“How many of you are using AI tools in your work every day?” In a room filled with approximately 100 people, almost every hand shot up when Kara Eldersveld asked this question during our panel discussion on the use of AI in higher ed at the recent UPCEA MEMS conference.
I was surprised to see so many people say they use the tools in their day-to-day work, because it ran counter to the findings from a recent survey we distributed at Primacy exploring the adoption of AI among marketers. While 75 percent of respondents said they’d used AI tools in their personal lives, only 25 percent said they were regularly using them in professional settings.
But this is the nature of the moment we’re having in AI right now: nothing stays stable for very long. Professional use of AI tools is low one week and off the charts the next. Mind-blowing new tools and capabilities are available every day. Sam Altman is the CEO of OpenAI one day, the next day he’s not … then he is again.
Between the panel discussion and a preconference workshop I led with Eldersveld, the energy and instability of AI in 2023 were palpable last week. Following three days of sessions, roundtables and dinner conversations, here are five recommendations (plus a bonus) for marketers seeking to navigate the dynamic and evolving possibilities of AI in higher education.
- Think first of AI as an efficiency creator. AI tools can create incredible efficiencies that can free you up to focus on other things—think of it as being given a 20 percent larger budget or team. The Mayo Clinic is testing Microsoft Copilot to take mundane, repeatable tasks off the hands of clinicians so they can focus on patient care; early results are promising. Identify the tasks in your work that AI tools are particularly well suited to streamline.
- Experiment with the tools. Given all the hype surrounding AI right now, it is understandable if you’ve tuned out or ignored it altogether. But the fact remains that AI will soon be part of every technology you use, so it’s best to try out the tools, see what they’re capable of (and not capable of), and start thinking about how they might positively impact your work and life.
- Use AI strategically—just as you would with any other technology. There’s an overwhelming amount of noise around AI right now, and it’s really easy to get caught in a “shiny object” moment with it. Look at it through the lens of your brand, your strategy and the problems you’re trying to solve. Then align tool evaluation, selection and usage based on what will help your organization meet its goals.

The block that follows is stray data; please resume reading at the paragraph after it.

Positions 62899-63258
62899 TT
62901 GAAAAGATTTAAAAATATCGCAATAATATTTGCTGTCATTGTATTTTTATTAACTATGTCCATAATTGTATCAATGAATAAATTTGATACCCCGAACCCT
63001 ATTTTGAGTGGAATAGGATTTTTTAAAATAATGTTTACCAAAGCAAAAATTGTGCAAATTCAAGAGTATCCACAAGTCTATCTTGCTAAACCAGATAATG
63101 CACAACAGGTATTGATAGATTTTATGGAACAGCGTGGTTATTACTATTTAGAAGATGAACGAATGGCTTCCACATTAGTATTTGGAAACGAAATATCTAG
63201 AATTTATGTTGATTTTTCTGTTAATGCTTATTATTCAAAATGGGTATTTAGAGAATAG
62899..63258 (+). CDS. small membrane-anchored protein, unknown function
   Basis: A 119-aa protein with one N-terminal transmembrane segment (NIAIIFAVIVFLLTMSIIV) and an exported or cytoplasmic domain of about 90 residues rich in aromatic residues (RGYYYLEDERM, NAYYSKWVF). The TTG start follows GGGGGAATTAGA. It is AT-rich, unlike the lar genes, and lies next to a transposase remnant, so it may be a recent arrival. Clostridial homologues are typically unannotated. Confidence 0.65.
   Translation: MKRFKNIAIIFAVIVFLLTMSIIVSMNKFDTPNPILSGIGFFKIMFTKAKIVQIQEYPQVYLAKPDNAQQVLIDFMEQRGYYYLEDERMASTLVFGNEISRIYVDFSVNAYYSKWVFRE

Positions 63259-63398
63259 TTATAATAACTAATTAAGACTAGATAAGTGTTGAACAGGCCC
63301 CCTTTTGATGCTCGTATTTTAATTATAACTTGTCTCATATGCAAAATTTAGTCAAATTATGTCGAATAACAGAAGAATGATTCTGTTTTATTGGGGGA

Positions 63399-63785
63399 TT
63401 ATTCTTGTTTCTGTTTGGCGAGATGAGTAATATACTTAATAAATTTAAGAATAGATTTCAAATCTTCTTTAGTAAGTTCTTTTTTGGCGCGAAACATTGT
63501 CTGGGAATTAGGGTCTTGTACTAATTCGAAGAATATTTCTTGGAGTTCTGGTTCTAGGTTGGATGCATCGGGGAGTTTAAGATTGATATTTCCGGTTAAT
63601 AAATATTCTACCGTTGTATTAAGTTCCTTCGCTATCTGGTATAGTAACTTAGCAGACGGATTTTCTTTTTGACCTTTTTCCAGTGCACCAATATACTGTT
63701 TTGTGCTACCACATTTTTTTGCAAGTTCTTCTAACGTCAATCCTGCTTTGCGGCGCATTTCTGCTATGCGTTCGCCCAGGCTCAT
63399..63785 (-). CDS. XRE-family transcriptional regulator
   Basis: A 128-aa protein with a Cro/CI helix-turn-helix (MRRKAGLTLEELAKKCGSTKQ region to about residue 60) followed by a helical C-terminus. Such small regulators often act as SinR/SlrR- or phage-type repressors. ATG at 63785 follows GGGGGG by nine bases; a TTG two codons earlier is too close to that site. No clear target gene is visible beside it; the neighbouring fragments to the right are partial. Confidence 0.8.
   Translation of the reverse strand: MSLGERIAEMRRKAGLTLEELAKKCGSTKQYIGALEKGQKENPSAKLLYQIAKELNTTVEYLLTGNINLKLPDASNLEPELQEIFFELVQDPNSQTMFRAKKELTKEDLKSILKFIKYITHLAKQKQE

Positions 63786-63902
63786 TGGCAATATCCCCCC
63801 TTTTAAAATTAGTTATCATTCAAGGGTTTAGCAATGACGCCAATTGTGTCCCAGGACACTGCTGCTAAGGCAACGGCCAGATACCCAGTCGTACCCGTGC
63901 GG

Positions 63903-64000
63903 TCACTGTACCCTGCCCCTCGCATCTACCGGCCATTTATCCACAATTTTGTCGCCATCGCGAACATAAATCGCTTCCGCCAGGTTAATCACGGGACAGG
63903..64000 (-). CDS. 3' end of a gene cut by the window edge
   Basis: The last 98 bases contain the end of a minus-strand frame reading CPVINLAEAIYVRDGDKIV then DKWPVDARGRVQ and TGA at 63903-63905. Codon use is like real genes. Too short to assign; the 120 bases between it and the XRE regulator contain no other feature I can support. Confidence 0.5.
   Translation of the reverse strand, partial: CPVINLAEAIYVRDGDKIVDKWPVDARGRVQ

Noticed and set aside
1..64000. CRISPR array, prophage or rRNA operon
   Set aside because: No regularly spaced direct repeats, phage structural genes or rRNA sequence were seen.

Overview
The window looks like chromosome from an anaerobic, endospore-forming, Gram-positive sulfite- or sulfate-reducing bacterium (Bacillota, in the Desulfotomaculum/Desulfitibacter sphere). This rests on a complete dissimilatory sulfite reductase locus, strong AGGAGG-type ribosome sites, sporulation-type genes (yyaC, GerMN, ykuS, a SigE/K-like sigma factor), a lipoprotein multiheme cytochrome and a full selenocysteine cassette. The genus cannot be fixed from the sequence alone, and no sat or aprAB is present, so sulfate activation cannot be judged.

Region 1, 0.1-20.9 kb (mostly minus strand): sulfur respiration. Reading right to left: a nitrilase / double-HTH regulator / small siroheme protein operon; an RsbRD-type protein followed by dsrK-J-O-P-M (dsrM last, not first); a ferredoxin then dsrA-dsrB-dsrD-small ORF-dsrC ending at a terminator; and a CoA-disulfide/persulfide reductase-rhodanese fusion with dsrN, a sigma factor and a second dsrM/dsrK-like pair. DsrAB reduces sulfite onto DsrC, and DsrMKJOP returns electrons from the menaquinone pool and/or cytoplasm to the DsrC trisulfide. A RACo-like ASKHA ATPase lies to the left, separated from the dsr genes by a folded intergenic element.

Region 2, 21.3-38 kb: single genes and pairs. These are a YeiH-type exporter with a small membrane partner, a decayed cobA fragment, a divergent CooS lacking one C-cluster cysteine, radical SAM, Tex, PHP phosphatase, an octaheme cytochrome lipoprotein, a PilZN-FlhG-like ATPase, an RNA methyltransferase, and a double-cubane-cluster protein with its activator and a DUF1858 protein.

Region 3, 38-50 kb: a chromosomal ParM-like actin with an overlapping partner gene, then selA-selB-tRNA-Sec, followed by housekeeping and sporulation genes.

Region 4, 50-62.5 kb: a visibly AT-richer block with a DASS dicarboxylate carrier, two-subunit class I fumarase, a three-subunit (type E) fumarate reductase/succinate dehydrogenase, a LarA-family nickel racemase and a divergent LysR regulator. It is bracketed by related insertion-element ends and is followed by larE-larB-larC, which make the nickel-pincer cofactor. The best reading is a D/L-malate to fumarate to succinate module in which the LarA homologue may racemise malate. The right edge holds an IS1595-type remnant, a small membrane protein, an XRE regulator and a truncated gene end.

- Use AI tools to facilitate more personalized website experiences. During our panel discussion, I suggested that websites as we know them may no longer exist in five years due to the potential for AI to facilitate one-to-one interactions with users. If we start to see websites as tools that create a truly personal buying experience instead of a repository of everything there is to know about our institutions, what might that look like? I’d hazard a guess that it wouldn’t look anything like the vast majority of higher ed websites today.
- Get started on the sticky stuff. AI tools are exciting, but there’s also the potential for copyright infringement, data privacy exposure, unintended release of proprietary information, hallucinations and much more. Start work today on your organization’s policies, procedures, privacy approach, etc. Don’t just look at AI through a marketing lens; involve many different stakeholders in conversations about how the tools will be used, because it will impact your organization in many ways, most of which you can’t foresee today.
Bonus (and maybe the most important) tip:
- Use AI to facilitate human interactions. On my flight out to Portland, Ore., for the conference, I realized I had forgotten my Mac laptop charger. I was already at 33 percent battery and had a presentation the next morning—there was no way I’d survive without a charger. I logged on to Apple support and was first greeted by a bot. It accessed its database of problems and solutions and realized it couldn’t help me, so it handed me off to a human agent. As it turns out, his name was Hank—my father’s name—and we joked about how all Hanks are great people. Hank searched for my specific Mac cord and found it at the Mac store in Portland. I purchased it from the plane and when I landed took an Uber directly to the store, where the cord was waiting for me. Crisis averted.
This is a small example, but one that shows the potential for AI tools to connect people with each other in more helpful and meaningful ways. As I wrote earlier this year, the ideal scenario is something called “collaborative intelligence,” where computers and humans each get to do what they’re best at.
With the constantly changing landscape of AI, it is difficult to predict where this is all headed. I believe that by keeping humans front and center in the adoption of AI, our lives and work in higher education can be transformed in powerful and beneficial ways.